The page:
Our Decision to Homeschool

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Ever since I posted on Facebook that my husband and I had made a decision to remove our daughter from public school and begin homeschooling her, I have received overwhelming support and, of course, questions as to why. I hope this blog post will answer some of those questions.

One thing I truly appreciate about the United States (at the present time) is freedom of educational choice. Unlike countries such as Germany, parents in the US have the freedom to educate their children in public school, private school, or homeschool. When it came time to enroll our daughter Elizabeth in school five years ago, we had to make a choice about who we would partner with to educate her. My husband Chris and I live in a rural area where private school is not available, and with our work schedules at the time, homeschooling was not an option either, so we chose public school. I say chose because there were extreme measures we could have taken to make private school or homeschool an option, but after much prayer and discussion we felt that public school was the best choice for us at that time.

And, for five years, public school was the best choice. Elizabeth learned a lot and excelled. Her school was more traditional, and she learned cursive writing, multiplication tables, spelling, and all the other things I remember learning during my years of public school education. In addition, our school system is very small, and the majority of the teachers are either Christian or at least respectful of Christianity, so she did not face the prejudice or harassment that Christians do in more liberal schools. However, we knew that once Elizabeth got to be junior high age (which is 6th grade in her school) we would evaluate whether to continue with public school. For us, it was not so much what she was being taught from an educational standpoint (because we could see that and correct it as needed), but our concern was more the social influences from her peers.

As Elizabeth started 5th grade a few months ago, we quickly realized a major problem. The previous year, students had been given tablets that were used as a supplemental tool in many of their subjects (e.g., virtual walkthroughs of Ellis Island for social studies). I was excited that such a small, rural school would have this type of technology available and would be teaching and encouraging students to use it. However, in 5th grade I started to notice that she was bringing home very few papers. In addition, she had little to no homework. When I questioned her about it, she said that all the assignments were done on the tablets (she’s not permitted to bring the tablet home). I learned that I had to go to a website to see her grades, but when I did I discovered I was unable to see the actual assignment. I was sure I was missing something. When I went to the parent-teacher conference a couple months later and asked her teacher about accessing the assignments, she said I couldn’t and that she couldn’t either! I was in shock.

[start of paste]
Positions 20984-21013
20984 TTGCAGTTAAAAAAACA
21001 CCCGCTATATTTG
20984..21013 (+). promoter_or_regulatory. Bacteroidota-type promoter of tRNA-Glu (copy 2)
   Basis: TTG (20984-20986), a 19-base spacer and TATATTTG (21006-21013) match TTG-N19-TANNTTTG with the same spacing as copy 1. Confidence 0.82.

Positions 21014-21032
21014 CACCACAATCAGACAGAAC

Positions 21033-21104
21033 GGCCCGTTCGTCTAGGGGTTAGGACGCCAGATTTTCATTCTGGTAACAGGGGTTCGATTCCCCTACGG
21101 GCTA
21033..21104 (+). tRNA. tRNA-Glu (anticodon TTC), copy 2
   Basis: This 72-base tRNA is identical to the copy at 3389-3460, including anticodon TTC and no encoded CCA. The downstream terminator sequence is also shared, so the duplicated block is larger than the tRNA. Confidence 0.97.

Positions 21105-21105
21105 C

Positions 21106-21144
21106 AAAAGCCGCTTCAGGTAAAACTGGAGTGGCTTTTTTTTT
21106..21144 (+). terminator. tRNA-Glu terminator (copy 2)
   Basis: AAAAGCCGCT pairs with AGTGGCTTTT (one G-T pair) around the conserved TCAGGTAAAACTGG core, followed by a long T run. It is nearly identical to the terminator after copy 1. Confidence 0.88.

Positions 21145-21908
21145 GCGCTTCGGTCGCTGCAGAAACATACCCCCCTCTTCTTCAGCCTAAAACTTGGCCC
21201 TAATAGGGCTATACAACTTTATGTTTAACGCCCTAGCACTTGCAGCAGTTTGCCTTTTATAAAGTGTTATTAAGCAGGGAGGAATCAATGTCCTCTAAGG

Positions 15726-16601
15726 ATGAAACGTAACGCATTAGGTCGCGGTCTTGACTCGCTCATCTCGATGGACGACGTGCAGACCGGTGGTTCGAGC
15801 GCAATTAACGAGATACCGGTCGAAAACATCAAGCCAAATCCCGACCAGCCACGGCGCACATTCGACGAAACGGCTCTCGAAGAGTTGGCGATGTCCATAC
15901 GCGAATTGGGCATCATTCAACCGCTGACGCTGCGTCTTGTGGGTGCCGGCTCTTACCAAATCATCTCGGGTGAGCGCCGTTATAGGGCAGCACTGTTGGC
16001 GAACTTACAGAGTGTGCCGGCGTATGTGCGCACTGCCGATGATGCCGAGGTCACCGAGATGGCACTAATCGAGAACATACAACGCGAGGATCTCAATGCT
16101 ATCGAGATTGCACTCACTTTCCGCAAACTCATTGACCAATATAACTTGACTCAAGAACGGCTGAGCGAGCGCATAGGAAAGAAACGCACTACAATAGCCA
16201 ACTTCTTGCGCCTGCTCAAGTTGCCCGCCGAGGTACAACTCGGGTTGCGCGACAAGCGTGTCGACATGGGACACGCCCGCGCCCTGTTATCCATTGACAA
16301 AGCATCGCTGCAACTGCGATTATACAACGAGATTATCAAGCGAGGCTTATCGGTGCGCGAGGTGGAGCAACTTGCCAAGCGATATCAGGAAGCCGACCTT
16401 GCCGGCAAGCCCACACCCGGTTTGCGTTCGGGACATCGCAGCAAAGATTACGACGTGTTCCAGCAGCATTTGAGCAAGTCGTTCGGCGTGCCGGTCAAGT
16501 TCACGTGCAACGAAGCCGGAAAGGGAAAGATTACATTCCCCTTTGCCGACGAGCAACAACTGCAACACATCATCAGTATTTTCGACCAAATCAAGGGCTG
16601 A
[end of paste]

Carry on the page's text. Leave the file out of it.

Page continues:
The teacher said that once the assignment is submitted and graded (by the textbook publisher) there is no access. Obviously this severely limits learning since the teacher and/or parent can’t view the assignment and help the student correct it so they know what they did wrong. The teacher was frustrated by this too but said to me, “Elizabeth will survive.” I thought to myself, I don’t want my child to just survive school; I want her to thrive in school. I don’t want her to hate learning; I want her to love learning. Also, if I’m unable to see what she is learning, I can’t correct any wrong teaching she is receiving (e.g., origins, social issues, and so on). It was at that point that I knew her school was no longer partnering with parents to educate children. Instead, the school and the textbook publisher wanted to have total and unaccountable control. As Chris and I discussed this new revelation and added it to our list of growing concerns about public school, we made the decision to homeschool Elizabeth.

While the change to a very “one-sided” educational process was a major factor, it was not the only one we took into consideration. Elizabeth has a lot of friends that are homeschooled and has wanted to be homeschooled for a couple years. We have a great support base through our church (including a homeschool co-op) and through Answers in Genesis. Elizabeth is a very independent and motivated learner. I needed her to mature to the point that she was capable of self-directed study for both Chris and I to continue working full time (which we believe God desires us to do) and her to be homeschooled. Elizabeth is very tenderhearted (unlike her tough-skinned mother!), and she needs to be protected a bit more from the harshness of the world outside our home. In addition, several friends have stepped forward to assist us in multiple ways as we begin this new journey of homeschooling. I praise God for His direction and leading in their lives as well (you know who you are!).

We are all excited about this new adventure. It will mean a lot of adjustments and patience, but I believe it will be well worth the effort. Elizabeth and I are already planning field trips and thinking about ways that even everyday things can be learning experiences. I’m learning that homeschooling is more a way of life than something you do for part of the day. I’ll try to post an update in a couple months, but in the meantime I’m sure I’ll be posting about our new adventures on Facebook. Be praying for us.

Keep fighting the good fight of the faith!

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